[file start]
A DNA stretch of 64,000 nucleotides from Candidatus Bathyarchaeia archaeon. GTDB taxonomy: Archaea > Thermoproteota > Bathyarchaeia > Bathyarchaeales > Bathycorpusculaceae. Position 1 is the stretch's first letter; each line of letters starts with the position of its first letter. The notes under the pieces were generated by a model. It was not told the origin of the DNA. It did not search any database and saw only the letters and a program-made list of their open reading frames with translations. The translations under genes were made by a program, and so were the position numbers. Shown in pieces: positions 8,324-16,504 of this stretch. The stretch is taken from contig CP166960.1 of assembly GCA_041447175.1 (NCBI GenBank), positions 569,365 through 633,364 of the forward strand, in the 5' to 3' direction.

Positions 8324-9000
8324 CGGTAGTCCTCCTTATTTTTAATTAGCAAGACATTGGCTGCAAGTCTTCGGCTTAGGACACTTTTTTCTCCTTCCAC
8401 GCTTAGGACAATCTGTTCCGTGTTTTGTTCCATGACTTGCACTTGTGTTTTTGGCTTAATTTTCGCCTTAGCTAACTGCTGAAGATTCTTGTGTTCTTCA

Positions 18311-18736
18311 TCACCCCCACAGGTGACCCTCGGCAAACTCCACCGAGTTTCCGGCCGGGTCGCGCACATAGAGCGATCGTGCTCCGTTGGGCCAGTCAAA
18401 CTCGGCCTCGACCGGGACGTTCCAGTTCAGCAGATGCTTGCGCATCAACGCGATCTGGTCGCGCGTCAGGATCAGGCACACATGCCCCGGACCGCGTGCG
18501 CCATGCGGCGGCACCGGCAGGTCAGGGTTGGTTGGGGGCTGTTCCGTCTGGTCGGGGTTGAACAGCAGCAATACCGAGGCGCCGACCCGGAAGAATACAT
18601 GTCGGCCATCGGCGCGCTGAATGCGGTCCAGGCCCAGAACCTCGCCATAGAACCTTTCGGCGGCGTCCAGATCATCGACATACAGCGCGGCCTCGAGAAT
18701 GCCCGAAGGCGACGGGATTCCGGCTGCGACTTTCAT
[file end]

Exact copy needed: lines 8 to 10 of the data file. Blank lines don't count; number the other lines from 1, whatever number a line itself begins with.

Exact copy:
18501 CCATGCGGCGGCACCGGCAGGTCAGGGTTGGTTGGGGGCTGTTCCGTCTGGTCGGGGTTGAACAGCAGCAATACCGAGGCGCCGACCCGGAAGAATACAT
18601 GTCGGCCATCGGCGCGCTGAATGCGGTCCAGGCCCAGAACCTCGCCATAGAACCTTTCGGCGGCGTCCAGATCATCGACATACAGCGCGGCCTCGAGAAT
18701 GCCCGAAGGCGACGGGATTCCGGCTGCGACTTTCAT